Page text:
Provided by: gmt_4.5.11-1build1_amd64

**NAME**

grdgradient - Compute directional derivative or gradient from 2-D grid file representing z(x,y)

**SYNOPSIS**

grdgradientin_grdfile-Gout_grdfile[-Aazim[/azim2] ] [-D[c][o][n] ] [-E[s|p]azim/elev[/ambient/diffuse/specular/shine] ] [-Lflag] [-M] [-N[e][t][amp][/sigma[/offset]] ] [-Sslopefile] [-V]

**DESCRIPTION**

grdgradientmay be used to compute the directional derivative in a given direction (-A), or the direction (-S) [and the magnitude (-D)] of the vector gradient of the data. Estimated values in the first/last row/column of output depend on boundary conditions (see-L).in_grdfile2-D grid file from which to compute directional derivative. (See GRID FILE FORMATS below).-GName of the output grid file for the directional derivative. (See GRID FILE FORMATS below).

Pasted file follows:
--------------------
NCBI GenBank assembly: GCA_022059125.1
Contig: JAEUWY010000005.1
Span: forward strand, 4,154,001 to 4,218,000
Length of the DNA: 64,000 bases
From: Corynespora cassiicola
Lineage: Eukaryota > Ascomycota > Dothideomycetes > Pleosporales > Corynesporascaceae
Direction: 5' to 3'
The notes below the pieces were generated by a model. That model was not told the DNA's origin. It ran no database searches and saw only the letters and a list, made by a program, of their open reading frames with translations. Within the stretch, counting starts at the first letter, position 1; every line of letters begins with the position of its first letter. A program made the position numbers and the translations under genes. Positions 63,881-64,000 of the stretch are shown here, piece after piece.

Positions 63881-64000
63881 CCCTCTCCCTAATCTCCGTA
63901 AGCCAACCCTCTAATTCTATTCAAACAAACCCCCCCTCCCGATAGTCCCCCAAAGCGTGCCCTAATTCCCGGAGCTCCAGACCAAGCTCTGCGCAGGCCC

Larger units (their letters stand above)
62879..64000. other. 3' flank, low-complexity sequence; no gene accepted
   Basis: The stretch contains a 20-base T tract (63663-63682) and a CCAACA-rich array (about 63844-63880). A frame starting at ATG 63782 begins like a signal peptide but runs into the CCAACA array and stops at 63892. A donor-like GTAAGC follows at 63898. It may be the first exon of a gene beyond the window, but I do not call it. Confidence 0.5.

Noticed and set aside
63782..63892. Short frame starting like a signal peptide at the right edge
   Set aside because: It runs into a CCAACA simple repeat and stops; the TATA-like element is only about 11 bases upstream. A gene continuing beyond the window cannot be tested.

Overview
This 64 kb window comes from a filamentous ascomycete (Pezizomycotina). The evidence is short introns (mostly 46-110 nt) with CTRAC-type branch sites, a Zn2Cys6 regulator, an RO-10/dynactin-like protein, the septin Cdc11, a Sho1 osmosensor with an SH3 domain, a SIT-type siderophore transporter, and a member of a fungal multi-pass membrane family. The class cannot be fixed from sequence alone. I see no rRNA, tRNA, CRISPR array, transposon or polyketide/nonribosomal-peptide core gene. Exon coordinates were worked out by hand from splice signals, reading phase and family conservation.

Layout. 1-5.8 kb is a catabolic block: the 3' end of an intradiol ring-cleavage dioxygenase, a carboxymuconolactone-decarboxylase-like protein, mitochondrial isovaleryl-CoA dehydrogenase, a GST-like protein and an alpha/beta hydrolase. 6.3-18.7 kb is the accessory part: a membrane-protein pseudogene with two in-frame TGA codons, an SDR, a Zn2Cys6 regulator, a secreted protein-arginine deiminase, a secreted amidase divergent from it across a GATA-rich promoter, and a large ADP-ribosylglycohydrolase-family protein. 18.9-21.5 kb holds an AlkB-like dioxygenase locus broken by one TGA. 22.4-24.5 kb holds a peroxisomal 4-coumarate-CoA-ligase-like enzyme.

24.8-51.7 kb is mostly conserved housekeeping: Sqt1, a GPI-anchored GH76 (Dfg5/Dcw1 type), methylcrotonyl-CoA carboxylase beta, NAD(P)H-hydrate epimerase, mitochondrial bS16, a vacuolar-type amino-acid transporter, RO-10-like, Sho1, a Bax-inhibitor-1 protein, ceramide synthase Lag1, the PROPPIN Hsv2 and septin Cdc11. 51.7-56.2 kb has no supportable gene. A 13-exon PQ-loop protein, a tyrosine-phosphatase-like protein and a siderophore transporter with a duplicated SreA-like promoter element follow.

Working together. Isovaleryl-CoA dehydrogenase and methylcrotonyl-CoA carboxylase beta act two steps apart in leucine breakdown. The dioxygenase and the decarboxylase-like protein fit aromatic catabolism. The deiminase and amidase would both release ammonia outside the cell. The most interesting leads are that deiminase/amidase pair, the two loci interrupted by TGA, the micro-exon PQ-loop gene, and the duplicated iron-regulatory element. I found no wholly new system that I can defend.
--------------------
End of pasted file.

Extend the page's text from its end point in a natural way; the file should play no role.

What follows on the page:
**OPTIONS**